Identifying useful health informationSkip to issue
§1. What health info matters to consumers and providers?
As health IT makes health information more accessible, an emerging issue is how to identify what kinds of information would be:
- most useful for patients to get, understand and track; and/or
- most relevant to providers in shared clinical decisionmaking and making care plans.
Working together, providers and consumers can determine what types of information (such as blood pressure readings) are critical to track at home as well as in office visits. They can also decide how frequently data collected outside the office shoulds be sent to the provider. And they can work together to help patients (i) better understand clinical information and consumer eHealth tools and (ii) develop confidence in using these resources to make decisions about their health and health care.
Specifically, consumers could:
- Use eHealth tools (e.g., fitness trackers, mobile applications, text messaging reminders) and information gathered from these tools to stay well and manage their personal health and wellness;
- Work with their providers to identify which information collected from these tools should be shared with their providers; and/or
- Use websites and social media to discuss health issues, find resources to build decision-making skills, and compare how treatment options have worked with other individuals like them, while maintaining patient privacy. Then, consumers can share their findings, concerns, and preferences with their care team to choose the most appropriate treatment or option that meets their health goals.
- What types of clinical data might be most useful for consumers to have in personal health decisionmaking?
- How can eHealth tools help consumers better access their health information and manage health decisions, both for themselves and in partnership with their care team?
- How can ONC help encourage individuals to create and share health information captured by eHealth tools with their care team?
- How can health IT and eHealth tools help record patients’ choice, personal preferences, and values, about their health information and health care in ways that make this information available to their care team?
For discussion about integrating personal preferences into care decisions, see Supporting “personalized health care”.
For discussion about identifying relevant and useful consumer-generated data, see Patient generated health data.
For discussion about how technology can help improve health disparities by encouraging consumers to use readily available tools, see Decreasing health disparities through health IT.
§2. What government can do
To help consumers and providers take steps that support consumer action, the federal government could:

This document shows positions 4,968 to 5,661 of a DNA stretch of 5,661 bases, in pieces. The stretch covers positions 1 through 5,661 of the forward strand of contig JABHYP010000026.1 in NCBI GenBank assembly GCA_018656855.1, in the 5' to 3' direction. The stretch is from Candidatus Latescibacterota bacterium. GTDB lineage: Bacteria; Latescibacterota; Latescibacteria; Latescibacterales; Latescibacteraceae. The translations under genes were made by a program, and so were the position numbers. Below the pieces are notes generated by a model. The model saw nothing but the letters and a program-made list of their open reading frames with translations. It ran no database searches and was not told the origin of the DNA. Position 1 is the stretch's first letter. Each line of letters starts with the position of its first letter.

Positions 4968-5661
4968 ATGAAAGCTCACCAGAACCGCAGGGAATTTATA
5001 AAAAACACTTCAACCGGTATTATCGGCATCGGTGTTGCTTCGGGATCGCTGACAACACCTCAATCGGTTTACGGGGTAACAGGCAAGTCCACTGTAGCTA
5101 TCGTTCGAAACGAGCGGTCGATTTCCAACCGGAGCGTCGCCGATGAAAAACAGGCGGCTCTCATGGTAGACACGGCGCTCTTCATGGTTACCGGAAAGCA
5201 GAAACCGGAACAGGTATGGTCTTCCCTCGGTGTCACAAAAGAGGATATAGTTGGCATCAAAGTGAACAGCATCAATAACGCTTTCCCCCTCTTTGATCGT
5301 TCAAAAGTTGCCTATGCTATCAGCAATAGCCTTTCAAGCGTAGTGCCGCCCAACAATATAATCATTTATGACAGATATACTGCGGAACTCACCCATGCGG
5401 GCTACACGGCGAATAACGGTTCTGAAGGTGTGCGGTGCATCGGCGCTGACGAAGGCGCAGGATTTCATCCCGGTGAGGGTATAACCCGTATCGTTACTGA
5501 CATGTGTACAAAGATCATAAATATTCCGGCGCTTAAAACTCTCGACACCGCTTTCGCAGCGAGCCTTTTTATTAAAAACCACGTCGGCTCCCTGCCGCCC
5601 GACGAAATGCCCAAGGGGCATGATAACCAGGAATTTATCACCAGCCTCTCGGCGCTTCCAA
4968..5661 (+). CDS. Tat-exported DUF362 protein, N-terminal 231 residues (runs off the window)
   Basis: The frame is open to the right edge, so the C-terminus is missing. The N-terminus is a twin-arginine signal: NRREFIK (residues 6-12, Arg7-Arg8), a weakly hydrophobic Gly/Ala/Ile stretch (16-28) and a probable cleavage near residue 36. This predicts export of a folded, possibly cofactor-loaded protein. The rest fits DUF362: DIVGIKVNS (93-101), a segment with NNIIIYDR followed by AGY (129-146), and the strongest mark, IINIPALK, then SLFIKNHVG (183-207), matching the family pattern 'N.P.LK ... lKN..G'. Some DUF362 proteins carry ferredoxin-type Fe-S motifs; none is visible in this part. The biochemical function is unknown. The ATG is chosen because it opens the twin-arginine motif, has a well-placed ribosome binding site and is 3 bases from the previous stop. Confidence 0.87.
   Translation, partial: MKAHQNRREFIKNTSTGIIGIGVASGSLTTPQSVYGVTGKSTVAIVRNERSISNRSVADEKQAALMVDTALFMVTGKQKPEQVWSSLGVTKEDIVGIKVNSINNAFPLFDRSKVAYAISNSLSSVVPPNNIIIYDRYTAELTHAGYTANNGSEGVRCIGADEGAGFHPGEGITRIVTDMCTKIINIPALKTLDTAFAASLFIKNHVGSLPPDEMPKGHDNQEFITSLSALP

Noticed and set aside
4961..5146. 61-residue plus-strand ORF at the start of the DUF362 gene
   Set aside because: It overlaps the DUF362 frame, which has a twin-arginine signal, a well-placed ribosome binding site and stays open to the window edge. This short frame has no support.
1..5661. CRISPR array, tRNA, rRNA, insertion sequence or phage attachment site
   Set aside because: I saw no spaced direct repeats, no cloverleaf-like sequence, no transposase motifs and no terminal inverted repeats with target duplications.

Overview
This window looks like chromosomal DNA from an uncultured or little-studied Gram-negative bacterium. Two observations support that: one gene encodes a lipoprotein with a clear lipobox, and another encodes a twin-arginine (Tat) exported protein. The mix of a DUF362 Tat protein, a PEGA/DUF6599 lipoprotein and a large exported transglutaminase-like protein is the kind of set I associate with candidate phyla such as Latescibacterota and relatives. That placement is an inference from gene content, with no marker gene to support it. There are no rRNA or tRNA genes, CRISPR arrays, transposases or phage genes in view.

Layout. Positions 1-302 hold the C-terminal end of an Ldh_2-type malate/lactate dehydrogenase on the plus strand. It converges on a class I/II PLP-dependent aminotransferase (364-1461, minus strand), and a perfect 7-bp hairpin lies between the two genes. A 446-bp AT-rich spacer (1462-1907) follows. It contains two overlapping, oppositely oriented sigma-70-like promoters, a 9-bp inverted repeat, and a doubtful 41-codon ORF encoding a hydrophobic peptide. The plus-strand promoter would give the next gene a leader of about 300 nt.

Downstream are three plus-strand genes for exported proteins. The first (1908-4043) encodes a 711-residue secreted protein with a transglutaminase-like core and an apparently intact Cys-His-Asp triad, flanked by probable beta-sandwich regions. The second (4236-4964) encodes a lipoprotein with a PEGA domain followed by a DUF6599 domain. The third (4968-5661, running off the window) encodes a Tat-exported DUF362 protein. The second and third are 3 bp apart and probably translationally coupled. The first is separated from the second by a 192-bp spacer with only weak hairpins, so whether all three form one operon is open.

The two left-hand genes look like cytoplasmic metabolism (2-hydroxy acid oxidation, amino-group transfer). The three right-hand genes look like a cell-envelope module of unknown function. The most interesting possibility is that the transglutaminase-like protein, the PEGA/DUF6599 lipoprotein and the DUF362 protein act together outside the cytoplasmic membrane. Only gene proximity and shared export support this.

- Develop policies and technology standards that enable (i) consumers to more readily capture and transmit information securely to their providers, and (ii) providers to review and accept that information efficiently into an EHR to make their patients’ health history more complete and accurate, to track health status, and to assess patient satisfaction with their care in their electronic health record;
- Develop flexible regulations and policies that provide clarity for providers on how to incorporate information gathered by patients into their EHR, and enable device and software developers to create new and improved eHealth tools and health IT products that use a consumer’s health data in ways that help them to achieve their health goals; and/or
- Develop policies and programs to encourage and support patients’ making decisions about their health and care, on their own, with their caregivers, and in partnership with providers.
- How can ONC encourage and promote health IT’s role in providing patients and caregivers clear and usable information about a patient’s health diagnosis and recording patient preferences about treatment options into an EHR?
- How can the government foster health IT tools, standards, and processes that combine data from multiple sources to provide a complete EHR?
- How can the government encourage the development and use of eHealth tools that will allow discovery of what actions or practices lead to better health outcomes?
- How can government policies and programs build individuals’ skills and confidence in making decisions about their health and care, and/or provide resources to assist those less able or inclined to partner actively in their health and care?
For other discussions about the role federal regulation should play, see
§3. Privacy & security
ONC recognizes that privacy and security concerns may impact the willingness of consumers and providers to use health IT to increase access to health information. Privacy and security are the topic of a separate section of the Strategic Plan (Goal 3), since these concerns cut across all areas of health IT. Although this public comment period is not targeted at updating Goal 3, ONC will be revising that section of the Plan and your discussion of these concerns, and ideas about addressing them, will help the federal government decide on appropriate future steps.
(You can read the current version of Goal 3 by clicking the Background Documents tab at the top of this page, and selecting 2011-2015 Federal Health IT Strategic Plan).